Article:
“Later on, right in the middle of World War II, Bobby Riggs was still playing well and came to Kansas City to play tennis and did not win his match, as I recall. I was in the audience, and I went down to see Bobby. We did some reminiscing about things and we got to talking about Rosemary in the back seat and so on. He said, ‘Look,’ and he pulled out of his wallet a picture of her that was taken on that occasion.”
Seaver has a framed, signed picture of actor Robert Stack on his dresser, which naturally triggered a quick Stack story.
“He was my closest friend. We were raised together, same block, and both had nurses who were Swiss,” Seaver remembered. “They used to talk French. Bob couldn’t speak English when he was first raised. He went to college at USC. What do you imagine he majored in?”
Drama? He shook his head and formed a hint of a smile.
“French, which he already knew,” Seaver said. “He had a wonderful accent.”
About that nephew …
The retired history professor did get around to talking about his nephew, remembering fondly going to Royals home games with then-KU Chancellor Gene Budig and once introducing the man who wasn’t yet the American League president to the White Sox pitcher who wasn’t yet a Hall of Famer, though certainly had cemented his plaque by then.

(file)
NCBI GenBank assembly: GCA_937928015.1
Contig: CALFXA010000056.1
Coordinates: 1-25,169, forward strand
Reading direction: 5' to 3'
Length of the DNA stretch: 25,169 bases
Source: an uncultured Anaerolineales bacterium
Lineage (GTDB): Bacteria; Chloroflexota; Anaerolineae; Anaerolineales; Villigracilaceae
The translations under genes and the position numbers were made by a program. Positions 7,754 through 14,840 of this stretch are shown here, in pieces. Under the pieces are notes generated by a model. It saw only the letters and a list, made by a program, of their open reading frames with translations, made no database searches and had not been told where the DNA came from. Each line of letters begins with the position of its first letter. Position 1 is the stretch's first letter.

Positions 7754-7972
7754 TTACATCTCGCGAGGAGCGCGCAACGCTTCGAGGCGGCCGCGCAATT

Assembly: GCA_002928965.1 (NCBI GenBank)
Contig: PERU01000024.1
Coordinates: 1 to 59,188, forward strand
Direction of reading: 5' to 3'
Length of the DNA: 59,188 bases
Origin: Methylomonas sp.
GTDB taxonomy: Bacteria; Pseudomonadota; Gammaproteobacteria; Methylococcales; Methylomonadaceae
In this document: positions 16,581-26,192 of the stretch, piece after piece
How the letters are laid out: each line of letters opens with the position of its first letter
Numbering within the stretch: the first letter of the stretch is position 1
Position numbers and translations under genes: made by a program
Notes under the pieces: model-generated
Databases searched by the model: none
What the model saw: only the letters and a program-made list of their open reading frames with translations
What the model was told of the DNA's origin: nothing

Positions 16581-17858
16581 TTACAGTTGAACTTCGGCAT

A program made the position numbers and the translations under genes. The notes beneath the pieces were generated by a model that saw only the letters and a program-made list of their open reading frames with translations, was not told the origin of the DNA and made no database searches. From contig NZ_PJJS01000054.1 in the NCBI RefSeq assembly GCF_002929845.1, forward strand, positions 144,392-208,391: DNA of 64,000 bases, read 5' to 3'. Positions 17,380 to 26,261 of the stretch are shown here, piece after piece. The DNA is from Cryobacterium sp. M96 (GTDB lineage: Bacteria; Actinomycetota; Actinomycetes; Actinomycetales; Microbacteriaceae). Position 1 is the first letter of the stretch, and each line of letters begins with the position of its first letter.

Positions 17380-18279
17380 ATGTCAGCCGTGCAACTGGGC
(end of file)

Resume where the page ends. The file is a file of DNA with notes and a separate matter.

Baseball is just one of the colors in Jim Seaver’s rainbow. Like so many in the area, he likely will tune in the game tonight to watch Greinke and the Royals and maybe he’ll even think about his nephew and the Mets.
“He’s a wonderful pitcher, and he was doing quite well last year, too,” Seaver said of Greinke. “And some of these new Latin American players are coming through, too. I have real hopes they’ll have a good season.”
Often though when he trains his mind on sports, he questions whether there is “an overemphasis on athletics,” particularly at KU. That’s what great thinkers do. They challenge the status quo. They ask questions. They try to figure out a better way. They seldom sit back and watch in detached fashion. For all their physical gifts, their core, the Seavers are great thinkers. The Seavers are great achievers.